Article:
HDR

Man In The Hidden Garden

A montage shot, I liked this scene of the Hidden Garden at the Tramway Theatre in Glasgow. But it needed a human figure so this gentleman, photographed on the streets of New York, was added in.

Really, the image was an experimentation in processing and, particularly, in the use of control points in Silver Efex Pro – using these to draw the attention of the viewer to the parts I wanted them to focus on.

Underside, Kingston Bridge

Posted by on Feb 3, 2012 in Glasgow, HDR, Journal, Photography | Leave a comment

On a club outing into Glasgow, several of the River Clyde Bridges became the focus of attention and the subject of numerous images. Passing under the Kingston Bridge – not the most attractive of structures – I quite liked this unusual view.

This image was a composite of three separate exposures, combined in Photomatix before being processed in PhotoShop.

Despite the warm colours of the image, it was utterly freezing!

Autumn, Loch Ard

Posted by on Oct 31, 2011 in Experimental, HDR, Journal, Photography | Leave a comment

A weekend visit to the little jetty at Loch Ard was just what I needed. It gave me the chance to try out HDR using the new Nikon D700, which allows me to capture up to nine images for the creation of a single photograph. Needless to say, a tripod and cable release were also essential.

The only trouble with this little jetty is that it has been photographed so very often that it is hard to come up with an image which is even remotely fresh.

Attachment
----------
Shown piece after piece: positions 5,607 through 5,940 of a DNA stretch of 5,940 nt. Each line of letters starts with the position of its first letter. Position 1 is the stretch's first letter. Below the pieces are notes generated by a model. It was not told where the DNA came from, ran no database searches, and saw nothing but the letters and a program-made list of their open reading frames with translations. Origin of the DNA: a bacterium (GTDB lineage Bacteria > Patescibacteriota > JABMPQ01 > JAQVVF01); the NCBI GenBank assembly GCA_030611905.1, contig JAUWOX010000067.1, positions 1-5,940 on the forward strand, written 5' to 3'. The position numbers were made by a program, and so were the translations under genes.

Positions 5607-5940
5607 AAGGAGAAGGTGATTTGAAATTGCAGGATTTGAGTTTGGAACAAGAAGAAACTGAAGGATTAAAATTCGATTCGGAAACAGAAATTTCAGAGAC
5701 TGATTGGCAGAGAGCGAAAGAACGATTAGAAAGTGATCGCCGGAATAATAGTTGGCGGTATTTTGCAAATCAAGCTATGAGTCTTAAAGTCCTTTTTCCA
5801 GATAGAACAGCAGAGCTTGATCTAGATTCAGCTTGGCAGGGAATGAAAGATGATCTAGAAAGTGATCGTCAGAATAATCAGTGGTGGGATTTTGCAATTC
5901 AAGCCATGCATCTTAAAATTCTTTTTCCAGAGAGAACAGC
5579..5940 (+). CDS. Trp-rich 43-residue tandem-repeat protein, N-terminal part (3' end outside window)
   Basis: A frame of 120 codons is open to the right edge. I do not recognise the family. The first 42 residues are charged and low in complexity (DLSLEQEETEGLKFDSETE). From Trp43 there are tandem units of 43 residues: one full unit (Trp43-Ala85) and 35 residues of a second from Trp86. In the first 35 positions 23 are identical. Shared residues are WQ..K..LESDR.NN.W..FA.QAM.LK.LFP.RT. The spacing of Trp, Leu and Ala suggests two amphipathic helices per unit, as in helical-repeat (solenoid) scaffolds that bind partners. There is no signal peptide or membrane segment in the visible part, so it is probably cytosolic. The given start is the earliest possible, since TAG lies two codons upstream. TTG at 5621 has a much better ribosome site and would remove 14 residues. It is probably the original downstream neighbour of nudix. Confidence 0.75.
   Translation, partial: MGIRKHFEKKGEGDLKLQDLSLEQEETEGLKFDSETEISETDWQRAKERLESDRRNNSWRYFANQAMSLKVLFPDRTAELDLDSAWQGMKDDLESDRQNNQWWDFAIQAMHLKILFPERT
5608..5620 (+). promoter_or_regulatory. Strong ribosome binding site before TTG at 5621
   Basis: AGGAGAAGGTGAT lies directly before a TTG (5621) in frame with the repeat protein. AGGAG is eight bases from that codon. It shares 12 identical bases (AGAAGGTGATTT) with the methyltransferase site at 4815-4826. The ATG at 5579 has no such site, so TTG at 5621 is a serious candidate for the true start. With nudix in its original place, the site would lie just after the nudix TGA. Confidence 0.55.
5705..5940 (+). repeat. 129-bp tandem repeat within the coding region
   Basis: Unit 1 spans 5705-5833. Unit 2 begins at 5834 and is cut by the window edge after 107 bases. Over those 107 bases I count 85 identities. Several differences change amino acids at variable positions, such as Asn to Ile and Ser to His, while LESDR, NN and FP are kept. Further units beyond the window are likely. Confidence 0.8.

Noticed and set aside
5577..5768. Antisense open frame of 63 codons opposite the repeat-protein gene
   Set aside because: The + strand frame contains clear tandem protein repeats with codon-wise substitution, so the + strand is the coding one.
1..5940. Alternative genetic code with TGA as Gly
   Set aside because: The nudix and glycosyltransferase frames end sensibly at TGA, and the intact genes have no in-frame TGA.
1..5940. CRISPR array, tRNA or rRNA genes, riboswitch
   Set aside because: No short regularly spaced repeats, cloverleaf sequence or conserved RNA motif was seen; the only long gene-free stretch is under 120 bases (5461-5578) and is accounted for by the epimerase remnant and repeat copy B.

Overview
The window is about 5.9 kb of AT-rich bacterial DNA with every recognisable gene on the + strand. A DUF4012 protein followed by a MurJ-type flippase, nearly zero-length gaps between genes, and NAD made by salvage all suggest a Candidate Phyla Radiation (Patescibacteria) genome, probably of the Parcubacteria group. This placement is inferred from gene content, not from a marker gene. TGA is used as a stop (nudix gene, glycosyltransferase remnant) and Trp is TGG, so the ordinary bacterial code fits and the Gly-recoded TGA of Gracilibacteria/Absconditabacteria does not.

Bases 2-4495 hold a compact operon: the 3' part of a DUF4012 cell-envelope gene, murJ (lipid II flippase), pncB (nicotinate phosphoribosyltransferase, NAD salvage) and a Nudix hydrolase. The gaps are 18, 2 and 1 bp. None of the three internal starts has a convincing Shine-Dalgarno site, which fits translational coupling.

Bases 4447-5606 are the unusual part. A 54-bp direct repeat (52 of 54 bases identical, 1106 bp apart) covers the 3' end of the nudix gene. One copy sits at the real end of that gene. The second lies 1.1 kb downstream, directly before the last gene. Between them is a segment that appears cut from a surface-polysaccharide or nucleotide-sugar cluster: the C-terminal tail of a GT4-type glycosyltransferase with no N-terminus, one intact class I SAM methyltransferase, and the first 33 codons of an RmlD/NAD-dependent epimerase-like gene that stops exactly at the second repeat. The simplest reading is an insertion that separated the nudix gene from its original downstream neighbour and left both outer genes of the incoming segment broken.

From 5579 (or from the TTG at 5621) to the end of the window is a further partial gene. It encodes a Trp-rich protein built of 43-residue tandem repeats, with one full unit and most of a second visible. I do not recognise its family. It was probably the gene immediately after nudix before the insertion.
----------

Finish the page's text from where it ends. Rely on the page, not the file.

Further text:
After making the HDR image, I did a lot of work on the image in Silver Efex Pro and in Photoshop, combining layers in different blend modes until I got the look I was after.

Art Installation, Summerlee

Art Installation, Summerlee - © willomailley.com

Art Installation, Summerlee - © willomailley.com

Visiting Summerlee yesterday, I was pleased to find there was an interesting photography and art exhibition, courtesy of PhotoMedia Studios, who have a studio at Summerlee. Encompassing various photographic themes, the prints on display were actually very good and I was pleased to see two pieces by a friend of mine at my Camera Club, Joanne Deas.  Amongst the work being exhibited, there was an art installation which was an audiovisual look-back at the history of the local area.

The installation was contained within a small booth, in which were four chairs. This immediately attracted my interest and I considered this might make an interesting image in it’s own right.

Cambusnethan Priory

Cambusnethan Priory - © willomailley.com

Cambusnethan Priory - © willomailley.com

Cambusnethan Priory was originally built in 1819, as a replacement for an earlier manor house, which burned down ten years before the Priory was completed; and this manor house was built close to the site of the original Norman tower house which had stood on the site. The priory is one of the few remaining examples of early 19th Century gothic mansions, and an even rarer example of the semi-religious style of architecture.

Sadly, the Priory is now nothing more than a ruined shell, a lingering memory of better days and of the glorious house it once was. Visiting today, it was sad to see the terrible state of disrepair in which the mansion now stands. The barest remnants remain of the upper floors and the original oak staircases, which once bore the crest of the Lockhart family. Even the pinacles have had to be removed for fear of them falling.

The images here tries to capture something of the desolation of the house, the brooding sky bemoaning the ruination of the place.